Sunday, August 27, 2017

Ancient wars

A review of Dolly Parton’s Dixie Stampede wound up on my radar. The author (Aisha Harris) introduces it by comparing it to Medieval Times. I've been to the latter once: romanticized medieval culture, combat, and dining--not very closely related to anything SCA would put on. The real era often treated classes of luckless people very badly, and sometimes the conflicts involved things just as horrible as anything the 19'th century saw. But that was all 7-900 years ago, and the quarrels quit mattering long ago. Nobody but historians cares who was Duke of York in 1232, and we're apt to laugh at the differences between the warring sides--when we understand them at all. Not our oxen getting gored here...

In the American Civil War the North won, and by and large most folks in the North that I know don't give it a second thought anymore. Badger football is in Camp Randall stadium, and I doubt many fans realize the park memorializes a Union encampment/training ground. And when they do, they don't care. It's an ancient war. There are some customary attitudes one is supposed to have about it ("If this show were being performed in New York, he said, he’d think it was weird."), but little more. I can't speak for the South--I gather the hostility diminished over the years, and that in some circles there are customary attitudes one is supposed to have about it ("War was really about state's rights"--likely a big part of it for the rank and file, but definitely not true for the leaders). I've no idea how much emotion is invested in the war anymore.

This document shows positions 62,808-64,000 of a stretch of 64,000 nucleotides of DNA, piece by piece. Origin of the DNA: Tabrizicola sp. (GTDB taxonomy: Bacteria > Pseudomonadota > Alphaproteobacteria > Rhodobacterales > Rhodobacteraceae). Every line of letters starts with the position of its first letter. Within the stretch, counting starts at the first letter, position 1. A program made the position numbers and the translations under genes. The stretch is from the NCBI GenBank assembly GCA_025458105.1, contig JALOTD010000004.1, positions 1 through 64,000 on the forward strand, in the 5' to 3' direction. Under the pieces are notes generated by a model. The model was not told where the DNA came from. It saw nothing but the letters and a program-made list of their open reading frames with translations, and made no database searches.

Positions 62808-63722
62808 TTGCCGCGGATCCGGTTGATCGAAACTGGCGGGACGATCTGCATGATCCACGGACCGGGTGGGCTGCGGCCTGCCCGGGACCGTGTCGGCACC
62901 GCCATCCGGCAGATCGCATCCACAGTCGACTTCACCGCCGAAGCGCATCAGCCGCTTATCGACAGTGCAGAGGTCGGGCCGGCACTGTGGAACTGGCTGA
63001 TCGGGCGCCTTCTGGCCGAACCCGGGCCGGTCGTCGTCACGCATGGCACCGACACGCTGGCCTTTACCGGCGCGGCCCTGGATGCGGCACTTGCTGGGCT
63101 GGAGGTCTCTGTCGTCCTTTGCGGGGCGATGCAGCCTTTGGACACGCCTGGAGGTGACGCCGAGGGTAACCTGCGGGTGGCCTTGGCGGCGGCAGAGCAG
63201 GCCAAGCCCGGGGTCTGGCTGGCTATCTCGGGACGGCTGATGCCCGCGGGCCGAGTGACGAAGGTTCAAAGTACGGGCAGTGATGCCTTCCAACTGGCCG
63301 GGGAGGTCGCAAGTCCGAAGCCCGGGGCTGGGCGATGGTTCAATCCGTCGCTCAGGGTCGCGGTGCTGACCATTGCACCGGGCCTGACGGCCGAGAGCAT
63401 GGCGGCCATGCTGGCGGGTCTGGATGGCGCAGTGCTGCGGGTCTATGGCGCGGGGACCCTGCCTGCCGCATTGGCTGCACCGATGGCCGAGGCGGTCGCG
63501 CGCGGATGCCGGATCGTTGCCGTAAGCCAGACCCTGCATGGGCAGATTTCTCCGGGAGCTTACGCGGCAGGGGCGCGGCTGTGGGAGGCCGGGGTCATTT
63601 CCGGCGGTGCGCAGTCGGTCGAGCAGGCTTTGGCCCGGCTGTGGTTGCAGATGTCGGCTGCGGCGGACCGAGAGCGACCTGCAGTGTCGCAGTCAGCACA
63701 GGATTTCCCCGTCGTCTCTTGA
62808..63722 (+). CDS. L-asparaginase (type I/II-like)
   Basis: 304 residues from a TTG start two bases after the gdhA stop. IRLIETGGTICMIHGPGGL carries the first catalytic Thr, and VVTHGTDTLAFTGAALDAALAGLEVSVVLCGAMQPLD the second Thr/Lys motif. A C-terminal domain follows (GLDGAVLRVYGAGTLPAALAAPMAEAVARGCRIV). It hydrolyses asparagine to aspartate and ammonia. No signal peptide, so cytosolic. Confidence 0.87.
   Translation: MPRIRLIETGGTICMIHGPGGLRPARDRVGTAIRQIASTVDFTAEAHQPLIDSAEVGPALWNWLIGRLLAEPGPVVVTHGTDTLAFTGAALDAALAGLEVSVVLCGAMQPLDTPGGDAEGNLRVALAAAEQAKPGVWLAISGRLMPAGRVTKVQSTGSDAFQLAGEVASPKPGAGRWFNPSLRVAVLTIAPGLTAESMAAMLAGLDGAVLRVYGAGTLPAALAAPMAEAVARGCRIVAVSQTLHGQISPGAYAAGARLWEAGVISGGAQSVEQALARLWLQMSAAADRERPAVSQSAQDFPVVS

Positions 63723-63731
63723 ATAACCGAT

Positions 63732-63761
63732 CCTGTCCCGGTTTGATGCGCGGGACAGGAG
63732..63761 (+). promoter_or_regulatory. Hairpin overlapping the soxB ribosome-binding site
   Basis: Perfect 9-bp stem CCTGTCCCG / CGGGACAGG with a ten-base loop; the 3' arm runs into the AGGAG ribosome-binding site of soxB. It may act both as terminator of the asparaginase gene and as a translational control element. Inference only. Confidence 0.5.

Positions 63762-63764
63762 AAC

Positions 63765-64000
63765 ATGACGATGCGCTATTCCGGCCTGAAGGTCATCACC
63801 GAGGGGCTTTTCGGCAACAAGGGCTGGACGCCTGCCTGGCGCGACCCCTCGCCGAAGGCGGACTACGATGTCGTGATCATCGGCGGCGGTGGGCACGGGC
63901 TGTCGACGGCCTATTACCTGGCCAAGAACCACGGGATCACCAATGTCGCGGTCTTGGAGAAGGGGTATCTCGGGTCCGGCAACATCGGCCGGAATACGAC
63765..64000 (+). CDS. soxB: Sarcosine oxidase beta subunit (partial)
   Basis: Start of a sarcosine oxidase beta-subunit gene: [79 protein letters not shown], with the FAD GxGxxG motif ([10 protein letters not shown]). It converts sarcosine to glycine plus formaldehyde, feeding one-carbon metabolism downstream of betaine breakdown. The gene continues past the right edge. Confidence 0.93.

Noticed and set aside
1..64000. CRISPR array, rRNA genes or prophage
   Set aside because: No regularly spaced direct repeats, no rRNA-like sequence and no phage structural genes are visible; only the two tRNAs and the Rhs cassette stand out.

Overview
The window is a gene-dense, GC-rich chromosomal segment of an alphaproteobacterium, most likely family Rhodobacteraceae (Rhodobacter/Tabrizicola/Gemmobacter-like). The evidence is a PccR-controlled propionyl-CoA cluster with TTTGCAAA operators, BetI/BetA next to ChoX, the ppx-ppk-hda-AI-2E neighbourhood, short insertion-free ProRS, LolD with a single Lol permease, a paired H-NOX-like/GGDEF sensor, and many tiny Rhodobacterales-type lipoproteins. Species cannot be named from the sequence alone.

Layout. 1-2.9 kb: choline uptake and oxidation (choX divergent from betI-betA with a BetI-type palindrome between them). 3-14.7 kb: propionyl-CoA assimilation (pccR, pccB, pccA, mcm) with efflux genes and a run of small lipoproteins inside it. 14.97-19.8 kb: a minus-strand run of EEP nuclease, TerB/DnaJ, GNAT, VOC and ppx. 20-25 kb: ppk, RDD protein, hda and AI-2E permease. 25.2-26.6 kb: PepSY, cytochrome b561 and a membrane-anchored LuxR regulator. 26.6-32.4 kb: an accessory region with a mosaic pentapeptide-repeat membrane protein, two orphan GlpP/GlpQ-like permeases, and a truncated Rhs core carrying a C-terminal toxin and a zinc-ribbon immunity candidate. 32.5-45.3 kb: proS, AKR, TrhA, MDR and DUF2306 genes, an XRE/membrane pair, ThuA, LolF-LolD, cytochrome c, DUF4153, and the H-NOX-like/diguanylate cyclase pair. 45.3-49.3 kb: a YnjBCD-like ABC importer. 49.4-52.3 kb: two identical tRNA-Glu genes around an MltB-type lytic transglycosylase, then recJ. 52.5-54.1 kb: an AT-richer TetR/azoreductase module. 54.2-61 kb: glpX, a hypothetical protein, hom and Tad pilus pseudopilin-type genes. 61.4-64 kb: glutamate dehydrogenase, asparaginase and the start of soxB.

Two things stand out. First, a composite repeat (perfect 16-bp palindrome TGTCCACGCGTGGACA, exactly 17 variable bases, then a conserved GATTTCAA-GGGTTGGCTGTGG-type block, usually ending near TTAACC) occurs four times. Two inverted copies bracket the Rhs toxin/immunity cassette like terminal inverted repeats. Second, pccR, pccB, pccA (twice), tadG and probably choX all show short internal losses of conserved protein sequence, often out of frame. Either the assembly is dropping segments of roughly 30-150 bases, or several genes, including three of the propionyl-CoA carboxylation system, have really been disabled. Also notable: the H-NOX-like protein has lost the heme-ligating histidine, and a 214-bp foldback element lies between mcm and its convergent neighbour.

But if the Dixie Stampede is any indication, where one of the pigs in the pig race is named for the iconic Lee, I suspect that there's a fair bit of "it's an ancient war" in the South too. What makes a glamorized Medieval Times-type amusement possible is that nobody deeply cares about the contest.

Aisha came to it as one for whom the themes of the Civil War were not ancient history. She found parts very awkward, sometimes tasteless or tone-deaf, and generally felt out of place. And she's right, of course(*). But I hope her children will be able to say "it's an ancient war." That might be a lot to hope for--maybe I should say her grandchildren.

The alternative to "it's an ancient war" is that new wars refer to the old in their laundry list of grievances. (Not that the old grievances matter as much as the new, but you want to show continuity in the villainy of your enemies.) That's not the road I want us going down.

(*) Although sometimes ... She complained that the "southerners" door label was light tan and the "northerners" was dark blue; this was tone-deaf. Um. If it had been reversed, would that have been better? I'd have thought the colors were a reference to the uniforms, not demography.

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